1. Statement in Email to faculty: "Professor X will be unable to participate in our foreign program in Spain." Actually story, the person writing the memo (Professor Y) did not want to go to the summer program he was scheduled to participate it. It is more desirable that Professor X's assignment. So, Professor Y asked Professor X not to go to his initial assignment but to take his place.

The straight answer: At my request Professor X is now going to take over the summer teaching I had assigned to myself.

2. As I understand it an email exchange with Kyle Cavanaugh who is at Duke now. Here he was generally explaining how the grievance process works to a potential grievence filer. Just to set this up, one of the procedures we have at UF requires you to grieve to the Provost -- not the real provost but Dr. No. That decision can be appealed to the provost and if you do not like it you can pay for an arbitratio, The President can then decide whether to accept the impartial arbitrator's decision or not. I know what you are thinking but it is true -- after arbitration the President can decide. Kyle explains all this the interaction continues:

Q: After the President decides can you then appeal to the courts?

Kyle: At that point the is process over
Q; Yes I see that there is nothing else to do at the university level but can it be appealed to a court.

Kyle: At that point procedure is over.

Now think about this one. Why do this? The answer is yes or no and if Kyle does not know he can say do. It's just being an ass. In this case the questioner found out in about a minute and quickly emailed Kyle back that "yes," one can then appeal to the District Court. This way Kyle could be sure to "help" others who ask.

I concede I may have some of the exact wording wrong and Kyle did not lie just displayed the arrogance and hunker down mentality of a company man when it did not help the company.

The straight answer. "I do not know." or "I will not tell you."

3. Letter to Law School administrator: I noticed that you dropped course X from the spring schedule. Most of the 50 students who would have signed up for that class will now sign up for my course even though they would prefer the one originally schedule and we have someone who wants to teach it.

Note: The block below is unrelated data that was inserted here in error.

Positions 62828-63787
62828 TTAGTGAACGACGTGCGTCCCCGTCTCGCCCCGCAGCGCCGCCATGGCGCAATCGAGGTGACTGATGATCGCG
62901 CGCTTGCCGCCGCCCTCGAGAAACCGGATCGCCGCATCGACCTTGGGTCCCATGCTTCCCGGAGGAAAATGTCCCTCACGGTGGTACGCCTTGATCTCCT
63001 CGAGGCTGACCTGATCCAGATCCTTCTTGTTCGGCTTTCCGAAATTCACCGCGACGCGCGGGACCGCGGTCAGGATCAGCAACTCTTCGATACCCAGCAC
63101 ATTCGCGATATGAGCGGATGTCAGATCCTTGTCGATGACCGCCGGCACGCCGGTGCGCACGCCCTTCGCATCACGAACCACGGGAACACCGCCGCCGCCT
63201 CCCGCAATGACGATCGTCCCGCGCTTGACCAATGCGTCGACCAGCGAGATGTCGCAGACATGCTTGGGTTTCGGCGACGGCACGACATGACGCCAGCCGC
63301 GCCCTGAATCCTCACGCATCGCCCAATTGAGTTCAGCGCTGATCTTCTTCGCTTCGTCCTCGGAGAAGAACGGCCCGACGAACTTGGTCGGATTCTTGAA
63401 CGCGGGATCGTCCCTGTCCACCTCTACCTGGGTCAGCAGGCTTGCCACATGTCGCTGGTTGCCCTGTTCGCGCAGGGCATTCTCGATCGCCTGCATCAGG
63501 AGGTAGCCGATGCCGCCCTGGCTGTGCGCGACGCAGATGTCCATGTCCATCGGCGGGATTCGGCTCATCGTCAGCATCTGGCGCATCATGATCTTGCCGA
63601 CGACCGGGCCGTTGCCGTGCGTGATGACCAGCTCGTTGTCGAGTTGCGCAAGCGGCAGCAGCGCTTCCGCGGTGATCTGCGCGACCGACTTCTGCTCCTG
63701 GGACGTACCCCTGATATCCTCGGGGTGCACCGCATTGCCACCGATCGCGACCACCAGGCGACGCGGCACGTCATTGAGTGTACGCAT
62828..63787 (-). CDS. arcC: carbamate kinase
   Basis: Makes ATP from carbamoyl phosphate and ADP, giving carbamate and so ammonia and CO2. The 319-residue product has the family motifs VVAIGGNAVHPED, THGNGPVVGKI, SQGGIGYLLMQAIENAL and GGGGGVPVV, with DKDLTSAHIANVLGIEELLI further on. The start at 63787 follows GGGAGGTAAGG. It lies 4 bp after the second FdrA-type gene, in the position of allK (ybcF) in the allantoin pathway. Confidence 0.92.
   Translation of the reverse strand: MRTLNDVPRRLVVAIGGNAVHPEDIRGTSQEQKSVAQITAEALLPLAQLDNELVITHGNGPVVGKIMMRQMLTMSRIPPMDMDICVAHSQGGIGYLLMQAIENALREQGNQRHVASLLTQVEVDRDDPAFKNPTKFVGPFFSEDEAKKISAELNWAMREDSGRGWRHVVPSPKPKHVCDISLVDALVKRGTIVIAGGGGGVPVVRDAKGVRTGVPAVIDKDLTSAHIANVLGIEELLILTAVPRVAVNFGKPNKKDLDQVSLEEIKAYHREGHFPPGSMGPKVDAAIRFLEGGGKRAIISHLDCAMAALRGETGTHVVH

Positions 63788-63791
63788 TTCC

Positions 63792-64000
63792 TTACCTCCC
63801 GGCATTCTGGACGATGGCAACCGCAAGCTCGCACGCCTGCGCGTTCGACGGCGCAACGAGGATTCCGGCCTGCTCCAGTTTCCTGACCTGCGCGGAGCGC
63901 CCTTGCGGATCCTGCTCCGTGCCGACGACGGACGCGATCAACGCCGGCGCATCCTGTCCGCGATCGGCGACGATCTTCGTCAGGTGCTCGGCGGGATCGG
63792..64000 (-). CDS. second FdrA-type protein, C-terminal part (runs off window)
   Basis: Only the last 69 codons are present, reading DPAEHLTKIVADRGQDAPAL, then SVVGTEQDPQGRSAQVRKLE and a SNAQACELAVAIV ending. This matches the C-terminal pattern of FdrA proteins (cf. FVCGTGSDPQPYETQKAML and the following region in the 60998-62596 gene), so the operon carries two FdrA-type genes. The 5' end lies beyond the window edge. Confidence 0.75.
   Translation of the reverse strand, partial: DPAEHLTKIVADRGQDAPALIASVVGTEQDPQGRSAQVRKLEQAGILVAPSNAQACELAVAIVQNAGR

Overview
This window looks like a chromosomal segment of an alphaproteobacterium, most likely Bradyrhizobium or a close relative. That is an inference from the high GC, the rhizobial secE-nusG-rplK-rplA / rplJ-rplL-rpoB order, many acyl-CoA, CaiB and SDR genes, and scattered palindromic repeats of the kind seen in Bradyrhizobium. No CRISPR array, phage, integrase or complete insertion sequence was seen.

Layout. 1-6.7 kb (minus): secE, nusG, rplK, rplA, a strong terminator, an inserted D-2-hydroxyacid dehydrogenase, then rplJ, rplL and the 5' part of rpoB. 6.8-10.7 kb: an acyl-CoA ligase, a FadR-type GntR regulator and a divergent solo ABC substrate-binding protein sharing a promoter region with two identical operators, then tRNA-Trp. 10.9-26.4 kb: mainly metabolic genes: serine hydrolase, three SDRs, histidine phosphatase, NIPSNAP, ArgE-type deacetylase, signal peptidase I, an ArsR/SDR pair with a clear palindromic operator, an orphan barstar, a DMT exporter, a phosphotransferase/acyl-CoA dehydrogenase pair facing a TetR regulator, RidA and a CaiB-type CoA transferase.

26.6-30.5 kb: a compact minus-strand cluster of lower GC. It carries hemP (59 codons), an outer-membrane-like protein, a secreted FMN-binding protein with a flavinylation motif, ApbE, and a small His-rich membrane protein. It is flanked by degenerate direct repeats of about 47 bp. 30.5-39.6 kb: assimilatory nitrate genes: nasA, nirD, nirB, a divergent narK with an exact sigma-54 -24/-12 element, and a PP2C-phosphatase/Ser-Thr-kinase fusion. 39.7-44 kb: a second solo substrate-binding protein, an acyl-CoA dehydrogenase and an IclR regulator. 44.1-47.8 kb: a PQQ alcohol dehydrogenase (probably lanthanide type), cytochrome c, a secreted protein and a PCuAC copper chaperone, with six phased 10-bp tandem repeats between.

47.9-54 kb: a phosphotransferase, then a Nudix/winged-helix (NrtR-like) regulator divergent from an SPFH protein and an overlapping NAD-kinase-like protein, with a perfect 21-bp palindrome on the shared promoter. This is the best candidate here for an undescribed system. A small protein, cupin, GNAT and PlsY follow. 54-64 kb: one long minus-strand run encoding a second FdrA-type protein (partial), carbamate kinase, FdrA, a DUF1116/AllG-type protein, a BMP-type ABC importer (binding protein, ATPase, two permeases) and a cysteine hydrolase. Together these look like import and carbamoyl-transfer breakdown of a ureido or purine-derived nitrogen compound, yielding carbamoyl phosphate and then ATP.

Answer: None

Finally an answer: Let's make and appointment and talk about it.

Response of questioner: Would it just be possible to explain in an email the rationale for dropping the course?"

Answer: None

The straight answer: "the truth is I . . . .

So, it may be deliberately misleading as in example one, sleazy as in example two, or just the paranoia of people who are afraid to just write it down.

I am willing to bet that all of this happens at Penn State and Enron. It represents the mentality that helps explain why institutions go off the rails.

Wednesday, November 9, 2011

The Rot and Enronification of Universities: Part 1

This is not about class. Instead it is inspired by the events at Penn State. The whole matter has an Enron feel to it. The catch is there there is no reason to believe similar events could not happen at other universities. What has occurred is that universities do not act like they exist at the pleasure of taxpayers and are means to an end. They make rules rather than follow them and when they are caught they hunker down. There are some key elements that allow and encourage this behavior. They are:

1. The struggle against transparency.
2. Self Dealing.
3. A captive legal staff.
4. The "not technically a lie" culture.
5. No real rules.

I will discuss one in each entry. The struggle against transparency is part of the believe that information is power. Universities fight to avoid disclosures. One of my own experiences with this was a request to an administrator at my school, per University instructions, for the documents I wanted. I was told that I had to make the request to a different University official. I did. After weeks of waiting I contacted the official who told me the request was actually forwarded o the administrator I had asked in the first place. Eventually, weeks after asking, I received a partial request. That is minor matter but at the other end of the struggle against transparency is lying to a grand jury. Take a look at the two Penn State officials who are accused of doing that. Are their backgrounds and educations any different than those holding similar posts at your school. Are you sure. But for the randomness of life they could have been Enron officials. You may say they were involved in a cover up while avoiding a documents request is not a cover up. Well, the best cover up is to make sure the information never gets out in the first place. Many university officials just can't stand the fact that what they do is your business, not theirs. When they keep the information to themselves they are stealing what belongs to you.